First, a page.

Like

    • Carrie Rubin

      Yes, people had some great contributions to this. One of my favorite’s was Dr. Coffin. Apparently that’s the name of the doctor who signed a commenter’s ancestor’s death certificate. :)

      Like

      • whiteladyinthehood

        Saw that one! (It’s hard for me not to read your comments!) That one was GREAT! (I did see some paperwork once on a girl who had the name – Enya Rumpf….)

        Like

  14. harperfaulkner

    Just had to add: looking up my dentist’s phone number this morning and came across a big yellow page ad that headlined “Dentistry with A Gentle Touch” and, luckily for us and this post, the dentist advertising is, Todd Hammer! HF

    Like

    • Carrie Rubin

      See? Writers don’t need to make this stuff up. It’s just there for the taking! Does the dental practice not get the irony in that ad? Perhaps they should have thought of a different tagline. Then again, maybe his name is exactly WHY they needed to make it clear they use a gentle touch. ;)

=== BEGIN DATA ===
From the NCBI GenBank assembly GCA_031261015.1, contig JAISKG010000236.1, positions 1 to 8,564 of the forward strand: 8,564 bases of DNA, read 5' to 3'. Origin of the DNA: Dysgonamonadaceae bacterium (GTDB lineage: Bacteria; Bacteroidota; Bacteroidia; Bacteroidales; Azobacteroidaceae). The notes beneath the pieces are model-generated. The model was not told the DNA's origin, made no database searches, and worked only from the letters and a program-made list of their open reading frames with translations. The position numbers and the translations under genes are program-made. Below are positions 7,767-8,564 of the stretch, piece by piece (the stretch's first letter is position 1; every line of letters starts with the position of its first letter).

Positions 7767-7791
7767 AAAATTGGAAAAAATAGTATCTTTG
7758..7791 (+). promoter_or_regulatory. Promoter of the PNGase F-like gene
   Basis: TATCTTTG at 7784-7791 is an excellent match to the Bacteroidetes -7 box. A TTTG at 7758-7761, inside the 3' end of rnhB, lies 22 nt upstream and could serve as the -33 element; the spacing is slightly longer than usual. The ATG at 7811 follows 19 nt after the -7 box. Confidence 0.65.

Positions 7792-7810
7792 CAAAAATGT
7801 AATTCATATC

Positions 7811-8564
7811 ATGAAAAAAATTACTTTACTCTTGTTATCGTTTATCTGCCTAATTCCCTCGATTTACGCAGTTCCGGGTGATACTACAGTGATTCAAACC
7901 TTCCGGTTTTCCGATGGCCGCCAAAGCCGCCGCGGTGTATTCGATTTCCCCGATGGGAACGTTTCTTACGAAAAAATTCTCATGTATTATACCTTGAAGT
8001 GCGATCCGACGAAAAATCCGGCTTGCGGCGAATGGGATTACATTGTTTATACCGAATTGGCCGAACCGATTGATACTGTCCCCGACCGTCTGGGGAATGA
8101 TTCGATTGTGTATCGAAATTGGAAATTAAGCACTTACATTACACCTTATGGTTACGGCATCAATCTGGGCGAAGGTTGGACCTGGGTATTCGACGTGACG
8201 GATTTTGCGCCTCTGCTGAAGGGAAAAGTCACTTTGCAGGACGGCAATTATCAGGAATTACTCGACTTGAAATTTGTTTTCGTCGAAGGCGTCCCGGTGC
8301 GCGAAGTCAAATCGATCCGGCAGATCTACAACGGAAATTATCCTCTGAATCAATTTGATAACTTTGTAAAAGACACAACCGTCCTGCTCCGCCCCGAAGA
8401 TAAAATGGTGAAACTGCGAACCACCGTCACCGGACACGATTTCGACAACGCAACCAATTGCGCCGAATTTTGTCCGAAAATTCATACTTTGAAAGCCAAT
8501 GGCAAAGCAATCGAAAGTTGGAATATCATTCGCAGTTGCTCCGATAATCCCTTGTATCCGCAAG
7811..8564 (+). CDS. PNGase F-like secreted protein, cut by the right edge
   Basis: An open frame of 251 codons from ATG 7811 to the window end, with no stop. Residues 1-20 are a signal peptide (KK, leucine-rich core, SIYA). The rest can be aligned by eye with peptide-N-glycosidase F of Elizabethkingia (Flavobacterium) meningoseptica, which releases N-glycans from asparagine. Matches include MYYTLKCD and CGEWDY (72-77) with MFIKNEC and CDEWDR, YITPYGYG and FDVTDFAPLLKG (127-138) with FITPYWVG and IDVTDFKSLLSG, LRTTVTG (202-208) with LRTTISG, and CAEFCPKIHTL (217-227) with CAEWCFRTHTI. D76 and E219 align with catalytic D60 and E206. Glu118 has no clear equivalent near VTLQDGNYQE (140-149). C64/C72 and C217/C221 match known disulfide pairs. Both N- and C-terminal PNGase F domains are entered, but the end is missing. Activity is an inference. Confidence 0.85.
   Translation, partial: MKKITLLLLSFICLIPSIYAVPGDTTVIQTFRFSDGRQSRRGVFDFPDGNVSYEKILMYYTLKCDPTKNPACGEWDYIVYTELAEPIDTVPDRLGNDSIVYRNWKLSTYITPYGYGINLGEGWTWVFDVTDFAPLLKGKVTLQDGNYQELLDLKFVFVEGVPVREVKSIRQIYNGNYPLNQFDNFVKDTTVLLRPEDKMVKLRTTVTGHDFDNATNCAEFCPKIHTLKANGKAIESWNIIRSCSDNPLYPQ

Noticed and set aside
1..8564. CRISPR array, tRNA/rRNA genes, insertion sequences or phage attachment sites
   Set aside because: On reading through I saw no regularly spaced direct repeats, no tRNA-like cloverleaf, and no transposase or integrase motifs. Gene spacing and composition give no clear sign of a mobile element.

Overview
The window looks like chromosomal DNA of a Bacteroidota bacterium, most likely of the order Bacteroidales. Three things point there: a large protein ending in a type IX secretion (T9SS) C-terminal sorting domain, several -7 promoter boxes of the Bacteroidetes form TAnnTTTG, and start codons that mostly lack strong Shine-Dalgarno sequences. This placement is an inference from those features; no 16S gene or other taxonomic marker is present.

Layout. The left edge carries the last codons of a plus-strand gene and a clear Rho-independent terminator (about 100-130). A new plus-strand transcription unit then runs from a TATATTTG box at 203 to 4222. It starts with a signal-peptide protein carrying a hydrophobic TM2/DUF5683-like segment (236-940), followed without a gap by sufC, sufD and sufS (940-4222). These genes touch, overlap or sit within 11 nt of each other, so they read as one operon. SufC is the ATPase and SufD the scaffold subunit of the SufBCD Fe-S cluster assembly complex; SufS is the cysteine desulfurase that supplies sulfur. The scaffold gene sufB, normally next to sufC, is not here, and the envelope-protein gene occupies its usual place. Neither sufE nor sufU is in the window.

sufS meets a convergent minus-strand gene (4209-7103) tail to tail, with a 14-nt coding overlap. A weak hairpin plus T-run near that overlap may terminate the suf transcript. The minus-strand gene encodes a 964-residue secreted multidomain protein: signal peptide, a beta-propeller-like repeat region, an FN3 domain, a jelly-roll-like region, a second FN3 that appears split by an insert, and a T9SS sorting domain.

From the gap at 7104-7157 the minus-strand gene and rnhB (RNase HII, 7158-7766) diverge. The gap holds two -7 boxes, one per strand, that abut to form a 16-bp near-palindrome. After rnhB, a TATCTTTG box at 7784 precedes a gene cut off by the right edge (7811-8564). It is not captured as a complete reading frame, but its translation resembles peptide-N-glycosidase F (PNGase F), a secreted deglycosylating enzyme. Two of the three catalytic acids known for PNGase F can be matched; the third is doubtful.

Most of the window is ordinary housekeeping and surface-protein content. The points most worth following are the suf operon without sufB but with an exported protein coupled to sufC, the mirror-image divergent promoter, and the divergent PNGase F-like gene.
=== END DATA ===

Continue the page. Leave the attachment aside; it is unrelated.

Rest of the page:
Thanks for another great morning laugh.

      Like

  15. aFrankAngle

    Alright Carrie … fess up … The names have got to be infinite legends. ;) … Oh … gotta love any tribute to Guapo! Well done … Hope you had a great day Guap!

    Like

    • Carrie Rubin

      Oh, I wish they were urban legends, but they’re not. And some of the commenters provided me with even better ones below! JM McDowell had an ancestor whose death certificate was signed by Dr. Coffin. I mean, really, does it get any better than that? :)

      Thanks for including a link to my post in your latest entry, by the way. I appreciate it.

      Like